- Boyfriend/girlfriend - how serious is the relationship? Can you trust him/her? Are you ready to commit to living together? What would happen if things go wrong?
- Any animals you need to find homes for - do you need to find a home for pet? Who will take care of it? Are you taking your animal with you?
- If either of your parents are sick at the time - if leaving at the moment is the right choice? What will you do if things get worse with them?
- Leftover junk - how much stuff are your parents going to let you keep in the house if any?
Tell Mom or Dad First
If you're closer to one of your parents, it might help to tell one of your parents before the other so that you can test the waters. You might also be able to ask for help from whoever you're closer to on how to tell the other.
Have Realistic Expectations Before Confronting Your Parents
Ideally, you want to tell your parents with plenty of time so you can say your goodbyes and get your affairs in order. However, avoid any kind of unrealistic expectations in your head. If you have any past experiences with mistakes, you should have a general idea of how your parents will react.
Were they mad for a couple months the last time? Will they support you or give you the silent treatment? Will there be screaming and is there a possibility they will kick you out of the house?
Preparing for the worse will help keep your resolve strong. As much as I wanted to still be friends and have my mom like me, I knew that telling her that I was moving out, across states (and with my boyfriend to boot), would make her furious. Knowing this, I was prepared for the silent treatment and knew that my name would be mud for a couple months.
If you are moving in with a roommate, it's a good idea to bring them by the house for your parents to meet so they at least will know what sort of company you'll be in.
Understanding Your Parents' View
As much as you want to move out and no matter how it goes down, remember to look at it from your parents point of view. If you're the first child to move out, or the only one, it's no doubt going to be harder for you to break the news to them. The same is true if you're a girl, if you're moving in with a boyfriend/girlfriend or moving across states.
Make an effort to alleviate their fears by having a plan and thinking things over before you act on your decision. Be sure to let them know that you still love them and they're welcome to come by and visit.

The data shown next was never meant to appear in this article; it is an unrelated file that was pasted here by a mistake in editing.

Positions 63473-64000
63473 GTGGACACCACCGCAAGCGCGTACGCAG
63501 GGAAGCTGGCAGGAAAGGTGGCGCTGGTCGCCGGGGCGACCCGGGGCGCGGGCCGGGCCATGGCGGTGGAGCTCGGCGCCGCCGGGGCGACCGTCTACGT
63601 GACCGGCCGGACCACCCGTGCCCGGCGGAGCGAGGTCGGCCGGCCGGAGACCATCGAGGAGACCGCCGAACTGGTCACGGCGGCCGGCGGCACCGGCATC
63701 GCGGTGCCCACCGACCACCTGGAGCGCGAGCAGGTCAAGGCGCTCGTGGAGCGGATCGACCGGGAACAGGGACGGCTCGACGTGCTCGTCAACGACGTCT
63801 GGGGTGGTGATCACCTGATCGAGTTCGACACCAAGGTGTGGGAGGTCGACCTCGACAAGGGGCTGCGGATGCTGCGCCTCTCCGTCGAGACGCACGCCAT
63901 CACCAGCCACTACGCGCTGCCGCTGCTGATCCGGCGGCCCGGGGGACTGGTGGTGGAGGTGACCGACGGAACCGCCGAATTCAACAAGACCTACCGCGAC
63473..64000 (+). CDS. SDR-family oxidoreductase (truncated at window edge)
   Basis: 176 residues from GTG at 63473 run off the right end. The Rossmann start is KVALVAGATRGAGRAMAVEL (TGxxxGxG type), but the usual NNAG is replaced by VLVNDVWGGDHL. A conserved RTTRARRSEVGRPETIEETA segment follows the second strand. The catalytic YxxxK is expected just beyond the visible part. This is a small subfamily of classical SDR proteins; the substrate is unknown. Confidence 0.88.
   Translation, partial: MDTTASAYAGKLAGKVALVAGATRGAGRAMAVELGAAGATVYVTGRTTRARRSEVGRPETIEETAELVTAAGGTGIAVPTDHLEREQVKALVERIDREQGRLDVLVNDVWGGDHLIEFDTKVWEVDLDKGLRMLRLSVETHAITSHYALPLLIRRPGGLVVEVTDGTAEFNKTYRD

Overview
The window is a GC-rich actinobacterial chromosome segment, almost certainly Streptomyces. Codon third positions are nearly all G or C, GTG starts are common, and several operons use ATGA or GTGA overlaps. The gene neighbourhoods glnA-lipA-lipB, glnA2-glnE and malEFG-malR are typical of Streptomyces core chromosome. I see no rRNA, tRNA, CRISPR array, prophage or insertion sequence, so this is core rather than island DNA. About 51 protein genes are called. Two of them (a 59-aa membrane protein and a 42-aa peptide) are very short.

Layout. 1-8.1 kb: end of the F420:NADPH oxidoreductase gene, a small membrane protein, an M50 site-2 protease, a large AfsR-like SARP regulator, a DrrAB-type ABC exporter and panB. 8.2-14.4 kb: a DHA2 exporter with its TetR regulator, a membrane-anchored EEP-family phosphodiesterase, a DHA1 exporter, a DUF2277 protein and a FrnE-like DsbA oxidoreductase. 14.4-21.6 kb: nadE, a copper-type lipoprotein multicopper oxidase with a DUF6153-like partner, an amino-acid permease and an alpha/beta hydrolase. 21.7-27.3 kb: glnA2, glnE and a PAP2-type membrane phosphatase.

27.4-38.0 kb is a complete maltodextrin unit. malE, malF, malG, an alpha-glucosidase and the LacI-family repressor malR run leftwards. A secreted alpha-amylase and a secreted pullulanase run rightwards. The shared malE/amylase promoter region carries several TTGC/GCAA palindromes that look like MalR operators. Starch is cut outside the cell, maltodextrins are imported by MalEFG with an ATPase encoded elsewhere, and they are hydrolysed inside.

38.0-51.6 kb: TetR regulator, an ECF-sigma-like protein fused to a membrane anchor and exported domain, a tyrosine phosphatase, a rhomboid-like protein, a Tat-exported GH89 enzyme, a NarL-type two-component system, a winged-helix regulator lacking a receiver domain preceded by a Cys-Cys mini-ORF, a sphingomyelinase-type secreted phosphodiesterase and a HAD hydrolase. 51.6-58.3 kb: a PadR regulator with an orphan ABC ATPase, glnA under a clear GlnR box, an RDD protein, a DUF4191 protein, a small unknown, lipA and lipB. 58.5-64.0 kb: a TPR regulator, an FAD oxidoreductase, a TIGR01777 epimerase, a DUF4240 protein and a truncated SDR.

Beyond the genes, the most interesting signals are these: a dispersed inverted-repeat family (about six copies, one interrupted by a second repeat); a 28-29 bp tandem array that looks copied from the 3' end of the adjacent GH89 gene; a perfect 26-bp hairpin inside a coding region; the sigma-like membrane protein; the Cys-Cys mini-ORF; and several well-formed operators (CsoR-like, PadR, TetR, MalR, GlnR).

Advice I Would Give My Past Self
Don't wait as long to tell your parents. The anxiety and stress I had, could have been reduced significantly if I hadn't waited so long. It's better to not picture every possible horrible outcome then just getting it over with.
Have a better relationship with my parents. Growing up, I never felt close to either of my parents or that I was able to talk to them about big life decisions. I found more comfort and support from my friends and boyfriends' family and parents. As such, I don't feel like I picked the right words to express why I wanted to move out.
- Leave a picture frame with a good picture of yourself inside
- Write a nice letter when you leave expressing how you'll miss them, if you're better at writing than talking about your feelings, this may be a good way for you to express your emotions
- Buy a webcam so you can Skype
- Promise that you'll keep in touch.
After you finally move out, there's a possibility that one or both of your parents will need a little bit of a "cool down" period. Let them have their space and when you feel like you've given them some time, remember to try to be friends after the situation.
You can't choose who your family are, but they're important and are your biggest support system. And as annoying as it is, being overprotective just means that your parents care for you. It's a big life decision, not just for you, but for your parents as well.
What's Your Moving out Story?
How were your parents when you broke the news? If you have a story, feel free to share it below. How you approached the situation may help someone else.
This content is accurate and true to the best of the author’s knowledge and is not meant to substitute for formal and individualized advice from a qualified professional.